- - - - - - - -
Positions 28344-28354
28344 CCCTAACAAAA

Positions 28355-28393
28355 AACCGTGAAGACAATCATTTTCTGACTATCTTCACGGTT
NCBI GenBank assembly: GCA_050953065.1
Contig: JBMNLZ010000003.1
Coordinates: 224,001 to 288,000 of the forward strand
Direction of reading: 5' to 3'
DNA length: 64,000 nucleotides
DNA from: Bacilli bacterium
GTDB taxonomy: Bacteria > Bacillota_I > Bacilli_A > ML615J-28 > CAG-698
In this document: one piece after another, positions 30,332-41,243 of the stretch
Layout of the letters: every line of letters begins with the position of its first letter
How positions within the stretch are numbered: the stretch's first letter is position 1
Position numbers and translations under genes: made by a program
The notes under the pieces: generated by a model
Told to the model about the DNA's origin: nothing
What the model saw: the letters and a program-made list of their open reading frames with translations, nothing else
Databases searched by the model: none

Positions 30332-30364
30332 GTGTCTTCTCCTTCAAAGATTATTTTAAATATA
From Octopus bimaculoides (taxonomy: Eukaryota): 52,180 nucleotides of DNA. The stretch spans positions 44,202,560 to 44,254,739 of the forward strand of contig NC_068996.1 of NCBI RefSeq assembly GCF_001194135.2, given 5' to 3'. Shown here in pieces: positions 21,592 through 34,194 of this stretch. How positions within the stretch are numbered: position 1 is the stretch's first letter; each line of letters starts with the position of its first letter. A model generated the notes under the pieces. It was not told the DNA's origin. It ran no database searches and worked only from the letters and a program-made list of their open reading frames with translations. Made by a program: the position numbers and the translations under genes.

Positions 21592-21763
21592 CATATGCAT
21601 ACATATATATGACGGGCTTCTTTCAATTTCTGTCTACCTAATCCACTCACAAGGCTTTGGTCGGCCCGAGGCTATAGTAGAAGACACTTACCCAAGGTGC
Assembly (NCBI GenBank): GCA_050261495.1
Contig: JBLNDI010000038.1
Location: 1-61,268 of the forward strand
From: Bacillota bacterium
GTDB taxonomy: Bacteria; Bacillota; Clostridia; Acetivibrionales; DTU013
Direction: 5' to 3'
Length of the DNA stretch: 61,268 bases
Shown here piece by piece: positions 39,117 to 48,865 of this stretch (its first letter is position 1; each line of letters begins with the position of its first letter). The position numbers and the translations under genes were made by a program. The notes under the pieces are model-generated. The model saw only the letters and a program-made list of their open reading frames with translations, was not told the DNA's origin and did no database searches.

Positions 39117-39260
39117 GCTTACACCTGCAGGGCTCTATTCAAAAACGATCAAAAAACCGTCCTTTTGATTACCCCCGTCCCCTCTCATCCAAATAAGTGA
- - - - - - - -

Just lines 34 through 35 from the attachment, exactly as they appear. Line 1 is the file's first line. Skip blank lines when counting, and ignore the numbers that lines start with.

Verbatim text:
Positions 39117-39260
39117 GCTTACACCTGCAGGGCTCTATTCAAAAACGATCAAAAAACCGTCCTTTTGATTACCCCCGTCCCCTCTCATCCAAATAAGTGA